Inviting space

Standing in the entry of the library provides a view of the large arched windows that dominate Sapp’s façade. The four rooms that contain the stacks on the third floor are each ringed with glimpses of campus, including several photo-worthy views of Hoover Tower. Upstairs, the pleasant vistas continue, including windows that look out at the future Biology Chemistry Quad. Much of the top level is lit by a large, central skylight, and glass walls let visitors peek into the training room and down on the main entry.

The abundant sunshine that streams through the many windows of the library falls mostly on study spots. Motion sensor lights, a simple technological upgrade, provide the books with less damaging illumination while keeping energy use low.

“The lighting has a satisfyingly soft – but definite – click as you walk by,” said Daniel Friedman, graduate student in ecology and evolution. “It’s nice LED white lighting on the books that goes well with the natural lighting. It’s just a bright, open space.”

In addition to pure curiosity about the new space, Friedman has frequented Li and Ma for its large format scanner, which he uses to scan his artwork. As a graduate teaching assistant, he imagines the enclosed meeting rooms will be a significant improvement over what used to be available for biology office hours.

Another regular at this library, mathematics Professor Brian Conrad, appreciates the continued presence of physical collections. He values being able to easily flip back and forth between pages and the chance discoveries that happen while perusing the shelves – and he encourages his students to give the in-person library experience a try.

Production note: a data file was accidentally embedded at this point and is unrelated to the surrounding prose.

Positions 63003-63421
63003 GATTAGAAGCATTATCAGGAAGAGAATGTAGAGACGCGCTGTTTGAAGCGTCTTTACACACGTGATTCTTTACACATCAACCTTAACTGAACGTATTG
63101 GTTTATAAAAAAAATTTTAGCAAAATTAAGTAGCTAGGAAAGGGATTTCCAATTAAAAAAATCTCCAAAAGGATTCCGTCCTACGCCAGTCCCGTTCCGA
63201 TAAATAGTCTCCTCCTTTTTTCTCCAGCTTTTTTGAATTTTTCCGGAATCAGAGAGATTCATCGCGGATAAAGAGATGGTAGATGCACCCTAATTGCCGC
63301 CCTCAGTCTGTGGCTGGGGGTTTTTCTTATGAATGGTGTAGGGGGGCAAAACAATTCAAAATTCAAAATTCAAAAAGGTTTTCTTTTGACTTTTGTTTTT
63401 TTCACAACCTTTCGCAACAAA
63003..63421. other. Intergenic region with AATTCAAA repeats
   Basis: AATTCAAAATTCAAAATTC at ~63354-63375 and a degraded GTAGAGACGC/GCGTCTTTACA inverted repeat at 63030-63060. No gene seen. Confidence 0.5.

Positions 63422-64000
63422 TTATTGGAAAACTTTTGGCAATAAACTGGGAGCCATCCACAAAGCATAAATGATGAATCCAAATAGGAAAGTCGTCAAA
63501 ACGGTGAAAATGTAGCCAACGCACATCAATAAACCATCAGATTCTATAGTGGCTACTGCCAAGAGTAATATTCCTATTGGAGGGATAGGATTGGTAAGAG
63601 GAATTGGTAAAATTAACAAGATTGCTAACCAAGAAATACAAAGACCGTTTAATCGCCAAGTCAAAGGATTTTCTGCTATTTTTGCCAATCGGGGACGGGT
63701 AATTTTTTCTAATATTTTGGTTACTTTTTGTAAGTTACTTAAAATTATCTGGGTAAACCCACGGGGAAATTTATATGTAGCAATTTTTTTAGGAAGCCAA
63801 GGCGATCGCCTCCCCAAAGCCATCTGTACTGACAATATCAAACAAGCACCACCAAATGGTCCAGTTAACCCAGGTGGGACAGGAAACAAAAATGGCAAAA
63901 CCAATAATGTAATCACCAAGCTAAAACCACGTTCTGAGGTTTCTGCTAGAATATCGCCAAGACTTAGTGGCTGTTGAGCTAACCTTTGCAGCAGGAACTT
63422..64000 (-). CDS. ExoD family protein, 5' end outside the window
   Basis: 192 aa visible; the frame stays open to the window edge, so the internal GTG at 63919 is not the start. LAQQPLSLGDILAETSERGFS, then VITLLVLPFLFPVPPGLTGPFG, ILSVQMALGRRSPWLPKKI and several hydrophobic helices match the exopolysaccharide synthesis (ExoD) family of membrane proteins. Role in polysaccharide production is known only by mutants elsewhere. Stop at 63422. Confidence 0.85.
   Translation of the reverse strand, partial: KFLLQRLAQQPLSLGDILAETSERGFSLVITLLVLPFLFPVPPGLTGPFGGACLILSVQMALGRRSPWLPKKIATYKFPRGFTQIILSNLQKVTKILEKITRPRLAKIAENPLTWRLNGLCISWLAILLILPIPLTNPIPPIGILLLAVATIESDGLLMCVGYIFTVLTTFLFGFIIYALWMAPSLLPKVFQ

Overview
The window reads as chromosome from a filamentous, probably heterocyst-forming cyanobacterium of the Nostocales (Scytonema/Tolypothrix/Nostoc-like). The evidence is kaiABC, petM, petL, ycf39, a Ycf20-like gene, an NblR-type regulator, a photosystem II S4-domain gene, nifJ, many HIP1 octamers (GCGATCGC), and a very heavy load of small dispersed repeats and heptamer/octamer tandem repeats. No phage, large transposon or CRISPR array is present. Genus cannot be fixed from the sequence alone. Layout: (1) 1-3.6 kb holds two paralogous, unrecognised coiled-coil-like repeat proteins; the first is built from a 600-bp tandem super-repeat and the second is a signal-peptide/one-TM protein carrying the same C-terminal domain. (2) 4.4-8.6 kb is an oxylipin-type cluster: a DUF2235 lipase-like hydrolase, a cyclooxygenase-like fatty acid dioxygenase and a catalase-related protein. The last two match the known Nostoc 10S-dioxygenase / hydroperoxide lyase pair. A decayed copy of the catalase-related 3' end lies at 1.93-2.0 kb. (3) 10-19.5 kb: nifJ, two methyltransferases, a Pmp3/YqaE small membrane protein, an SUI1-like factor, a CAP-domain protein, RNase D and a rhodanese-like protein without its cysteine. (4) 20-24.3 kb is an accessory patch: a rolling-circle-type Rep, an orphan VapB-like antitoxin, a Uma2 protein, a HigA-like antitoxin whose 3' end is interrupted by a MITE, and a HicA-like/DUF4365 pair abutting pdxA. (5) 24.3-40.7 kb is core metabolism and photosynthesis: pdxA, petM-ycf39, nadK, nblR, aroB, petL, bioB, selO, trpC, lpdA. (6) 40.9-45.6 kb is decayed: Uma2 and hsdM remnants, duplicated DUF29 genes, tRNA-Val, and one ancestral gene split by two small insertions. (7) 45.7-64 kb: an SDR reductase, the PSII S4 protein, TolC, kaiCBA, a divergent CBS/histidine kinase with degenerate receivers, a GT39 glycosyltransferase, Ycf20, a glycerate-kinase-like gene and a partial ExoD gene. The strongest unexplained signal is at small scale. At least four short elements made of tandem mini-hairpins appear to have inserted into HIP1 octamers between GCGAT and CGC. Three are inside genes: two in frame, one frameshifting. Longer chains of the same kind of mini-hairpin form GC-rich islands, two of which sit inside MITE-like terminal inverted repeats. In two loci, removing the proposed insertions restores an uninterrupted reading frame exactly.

“One thing that is really unfortunate is that students don’t know what they’re missing in terms of browsing in the library,” said Conrad. “When I was a graduate student, I learned so much. Go to the library, look up some book and then, you know, you just find other things nearby.”

These advantages may not amount to much for some disciplines, acknowledged Conrad, but accessing books the old-fashioned way has been successful in showing him and his students work they wouldn’t have otherwise encountered, including materials from other fields. This is precisely the type of interdisciplinary connections the minds behind Li and Ma hope to further facilitate through the library’s cross-discipline stock.

Several library collections were combined to form what resides in the science library and about 75 percent of the physical materials in the previous collections are now stored off-site and available by request. As in other libraries on campus, Schwarzwalder said homage collections featuring works by distinguished faculty to highlight the history of both the books and the school would probably always be kept on campus. He predicts the day may come when libraries contain few physical books, but he believes they are, at least for now, part of what people want out of a visit to the library.

Friedman, it seems, is one example of such a person.

“I love calm learning spaces and the anachronism of libraries,” he said. “Seeing printed books, it’s different than just going to a journal website and seeing all the monographs I could download. Even though no one could experience all of that knowledge, it’s important to sit near it.”

Media Contacts

Taylor Kubota, Stanford News Service: (650) 724-7707, tkubota@stanford.edu